Key findings from Black & Veatch’s 2013 Strategic Directions in the North American Natural Gas Industry report show an industry embarking on a period of sustained growth driven by low-cost shale gas resources. However, for the economy to fully realize its benefits, industry leaders will have to address the challenges of a rapidly evolving U.S. energy market.
“The report’s findings show that stakeholders across the value chain must work together and compromise on key issues,” said Peter Abt, Managing Director of Black & Veatch’s Oil & Gas strategy practice. “The general consensus is that more pipeline capacity is needed. How this capacity is financed – and who pays for it – is the area of disconnect. Without pipeline investment, the natural gas industry’s growth will slow and consumers could see dramatic price swings.”
The good news for the industry, however, is that growth is expected to continue. More than 95 percent of natural gas industry leaders stated they were “optimistic” or “very optimistic” in their general outlook towards future industry growth.
“The prevailing optimism across the industry is largely driven by expected growth in the power generation, LNG (liquefied natural gas) export and transportation markets,” said John Chevrette, President of Black & Veatch’s Management Consulting Division. “Black & Veatch’s projections have demand for natural gas from the power generation market nearly doubling by 2020.”
Other key findings from this year’s report include:
- Gas prices expected to rise. Participants and Black & Veatch analysts largely believe gas prices will rise to between $4.50 to $5.99 per Million British thermal units (MMBtu) between now and 2020.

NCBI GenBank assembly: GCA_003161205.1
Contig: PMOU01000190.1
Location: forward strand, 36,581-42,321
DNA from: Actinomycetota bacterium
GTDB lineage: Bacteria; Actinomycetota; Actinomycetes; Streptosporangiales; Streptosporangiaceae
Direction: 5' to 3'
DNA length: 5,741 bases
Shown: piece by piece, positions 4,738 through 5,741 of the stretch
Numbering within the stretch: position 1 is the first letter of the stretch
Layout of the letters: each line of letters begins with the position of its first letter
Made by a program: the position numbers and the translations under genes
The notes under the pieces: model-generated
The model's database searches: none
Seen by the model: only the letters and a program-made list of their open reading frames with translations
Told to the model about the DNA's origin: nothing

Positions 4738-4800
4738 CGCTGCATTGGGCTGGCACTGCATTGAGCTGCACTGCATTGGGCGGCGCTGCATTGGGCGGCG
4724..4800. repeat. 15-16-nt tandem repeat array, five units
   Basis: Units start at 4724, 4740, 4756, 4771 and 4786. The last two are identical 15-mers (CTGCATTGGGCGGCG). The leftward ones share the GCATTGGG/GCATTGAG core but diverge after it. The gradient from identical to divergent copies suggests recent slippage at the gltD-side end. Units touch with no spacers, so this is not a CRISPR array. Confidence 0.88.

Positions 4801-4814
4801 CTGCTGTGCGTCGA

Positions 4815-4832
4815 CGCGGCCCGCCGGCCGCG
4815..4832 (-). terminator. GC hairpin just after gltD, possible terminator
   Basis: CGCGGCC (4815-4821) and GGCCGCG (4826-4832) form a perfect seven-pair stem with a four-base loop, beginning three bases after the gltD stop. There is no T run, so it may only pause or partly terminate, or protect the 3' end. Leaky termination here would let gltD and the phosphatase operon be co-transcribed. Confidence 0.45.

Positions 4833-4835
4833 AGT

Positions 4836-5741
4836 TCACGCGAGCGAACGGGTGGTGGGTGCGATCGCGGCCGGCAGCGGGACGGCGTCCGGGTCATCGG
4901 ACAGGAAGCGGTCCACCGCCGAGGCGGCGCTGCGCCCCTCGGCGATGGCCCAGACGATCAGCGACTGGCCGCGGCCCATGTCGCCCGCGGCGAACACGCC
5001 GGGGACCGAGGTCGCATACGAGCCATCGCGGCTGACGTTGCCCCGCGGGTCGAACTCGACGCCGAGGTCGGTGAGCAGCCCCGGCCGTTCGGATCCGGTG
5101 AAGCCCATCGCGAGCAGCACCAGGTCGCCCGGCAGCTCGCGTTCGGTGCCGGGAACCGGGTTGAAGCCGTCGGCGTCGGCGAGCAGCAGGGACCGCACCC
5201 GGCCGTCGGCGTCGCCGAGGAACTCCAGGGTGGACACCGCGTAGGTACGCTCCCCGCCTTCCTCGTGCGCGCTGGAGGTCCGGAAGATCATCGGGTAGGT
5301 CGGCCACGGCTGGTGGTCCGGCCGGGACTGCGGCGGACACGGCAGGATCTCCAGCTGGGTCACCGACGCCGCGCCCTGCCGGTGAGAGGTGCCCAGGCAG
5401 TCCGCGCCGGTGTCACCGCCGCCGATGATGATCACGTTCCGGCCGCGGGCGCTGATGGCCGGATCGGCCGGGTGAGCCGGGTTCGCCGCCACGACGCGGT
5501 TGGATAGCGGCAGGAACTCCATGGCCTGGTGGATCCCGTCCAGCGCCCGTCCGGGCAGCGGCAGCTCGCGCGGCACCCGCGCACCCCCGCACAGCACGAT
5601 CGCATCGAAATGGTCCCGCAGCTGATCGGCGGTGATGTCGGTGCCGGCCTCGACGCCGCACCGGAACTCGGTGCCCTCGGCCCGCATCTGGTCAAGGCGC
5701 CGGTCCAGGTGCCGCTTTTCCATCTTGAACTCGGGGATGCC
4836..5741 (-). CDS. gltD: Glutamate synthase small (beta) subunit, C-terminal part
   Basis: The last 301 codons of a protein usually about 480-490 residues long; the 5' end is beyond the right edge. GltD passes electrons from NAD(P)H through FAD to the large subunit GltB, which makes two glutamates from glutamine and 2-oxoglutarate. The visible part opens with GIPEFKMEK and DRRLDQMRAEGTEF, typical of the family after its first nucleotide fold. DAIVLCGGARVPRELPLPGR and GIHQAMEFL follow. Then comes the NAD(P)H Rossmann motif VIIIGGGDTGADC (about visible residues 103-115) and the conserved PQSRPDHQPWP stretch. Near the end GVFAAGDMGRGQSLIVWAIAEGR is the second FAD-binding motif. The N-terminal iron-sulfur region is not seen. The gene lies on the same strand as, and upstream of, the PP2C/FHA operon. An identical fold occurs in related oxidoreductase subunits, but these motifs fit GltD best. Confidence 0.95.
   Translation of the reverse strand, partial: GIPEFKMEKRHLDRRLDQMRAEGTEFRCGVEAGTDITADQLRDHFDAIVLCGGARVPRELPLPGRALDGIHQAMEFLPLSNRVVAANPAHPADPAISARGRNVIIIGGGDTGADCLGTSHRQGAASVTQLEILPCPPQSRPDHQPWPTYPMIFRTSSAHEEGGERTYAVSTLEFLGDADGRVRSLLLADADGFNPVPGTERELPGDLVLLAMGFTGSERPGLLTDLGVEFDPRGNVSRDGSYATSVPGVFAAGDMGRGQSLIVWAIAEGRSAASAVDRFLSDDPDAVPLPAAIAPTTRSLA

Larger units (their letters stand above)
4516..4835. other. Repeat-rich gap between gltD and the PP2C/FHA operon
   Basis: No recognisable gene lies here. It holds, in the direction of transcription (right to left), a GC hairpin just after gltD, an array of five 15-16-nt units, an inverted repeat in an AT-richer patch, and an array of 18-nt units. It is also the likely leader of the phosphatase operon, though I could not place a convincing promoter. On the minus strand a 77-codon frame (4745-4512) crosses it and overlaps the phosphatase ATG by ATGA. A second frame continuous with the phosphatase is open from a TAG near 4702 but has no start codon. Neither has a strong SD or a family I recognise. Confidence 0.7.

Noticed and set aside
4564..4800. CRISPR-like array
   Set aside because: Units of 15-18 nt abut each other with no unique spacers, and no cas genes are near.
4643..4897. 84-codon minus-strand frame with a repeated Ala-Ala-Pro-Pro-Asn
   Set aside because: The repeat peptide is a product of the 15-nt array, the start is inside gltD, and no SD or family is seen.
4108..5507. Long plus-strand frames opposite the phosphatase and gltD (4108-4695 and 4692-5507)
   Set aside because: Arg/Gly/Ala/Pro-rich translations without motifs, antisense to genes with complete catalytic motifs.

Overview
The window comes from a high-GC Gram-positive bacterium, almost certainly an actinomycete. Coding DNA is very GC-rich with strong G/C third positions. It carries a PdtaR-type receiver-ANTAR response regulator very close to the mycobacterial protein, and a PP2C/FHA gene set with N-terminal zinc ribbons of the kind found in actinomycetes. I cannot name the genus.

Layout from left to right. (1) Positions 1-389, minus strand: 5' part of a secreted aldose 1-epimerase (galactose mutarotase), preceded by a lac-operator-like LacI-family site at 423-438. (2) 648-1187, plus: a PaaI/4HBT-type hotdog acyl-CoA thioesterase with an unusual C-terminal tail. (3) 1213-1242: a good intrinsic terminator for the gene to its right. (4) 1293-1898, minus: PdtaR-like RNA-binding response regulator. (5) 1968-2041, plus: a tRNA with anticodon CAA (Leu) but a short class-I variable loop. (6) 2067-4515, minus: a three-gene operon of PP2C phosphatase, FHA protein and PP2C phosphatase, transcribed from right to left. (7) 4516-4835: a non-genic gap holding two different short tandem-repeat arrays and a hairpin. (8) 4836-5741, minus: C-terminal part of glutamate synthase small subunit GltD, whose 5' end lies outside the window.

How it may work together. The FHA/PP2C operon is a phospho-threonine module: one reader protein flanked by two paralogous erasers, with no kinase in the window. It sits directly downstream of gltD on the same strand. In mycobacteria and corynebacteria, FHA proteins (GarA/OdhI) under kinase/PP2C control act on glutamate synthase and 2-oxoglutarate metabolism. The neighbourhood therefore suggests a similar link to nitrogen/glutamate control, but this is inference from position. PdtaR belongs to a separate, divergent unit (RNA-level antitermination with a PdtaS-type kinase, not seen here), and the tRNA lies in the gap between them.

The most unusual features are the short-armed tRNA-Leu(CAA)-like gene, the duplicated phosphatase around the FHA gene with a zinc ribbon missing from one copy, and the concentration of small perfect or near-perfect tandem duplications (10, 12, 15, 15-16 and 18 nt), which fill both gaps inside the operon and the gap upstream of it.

- Safety, economic growth and regulation top concerns. Participants from the Upstream, Midstream and Downstream sectors all rated the listed items within their respective list of Top 5 industry issues.
- Commodity enhancement is a growing trend among natural gas producers. There is growing interest among producers for onsite LNG and/or CNG (compressed natural gas) production. This provides producers with new market opportunities as well as potential operational enhancements.
- U.S. LNG exports have cost benefits over global competitors. In addition to lower pricing, U.S. LNG export prospects benefit from the existence of eight brownfield LNG terminal projects. These are facilities that were previously developed to import natural gas. Much of the existing infrastructure can be used for export terminal purposes. This speeds access to market for U.S. gas and supports their competitive advantage over most international projects.
- Cyber security tougher task for small utilities. Only 42 percent of respondents from small utilities (less than 100,000 customers) have cyber security programs in place or in the planning stages. Nearly 90 percent of large utilities (more than 1 million customers) state a similar level of preparedness.
LNG World News Staff, October 31, 2013; Image: Black & Veatch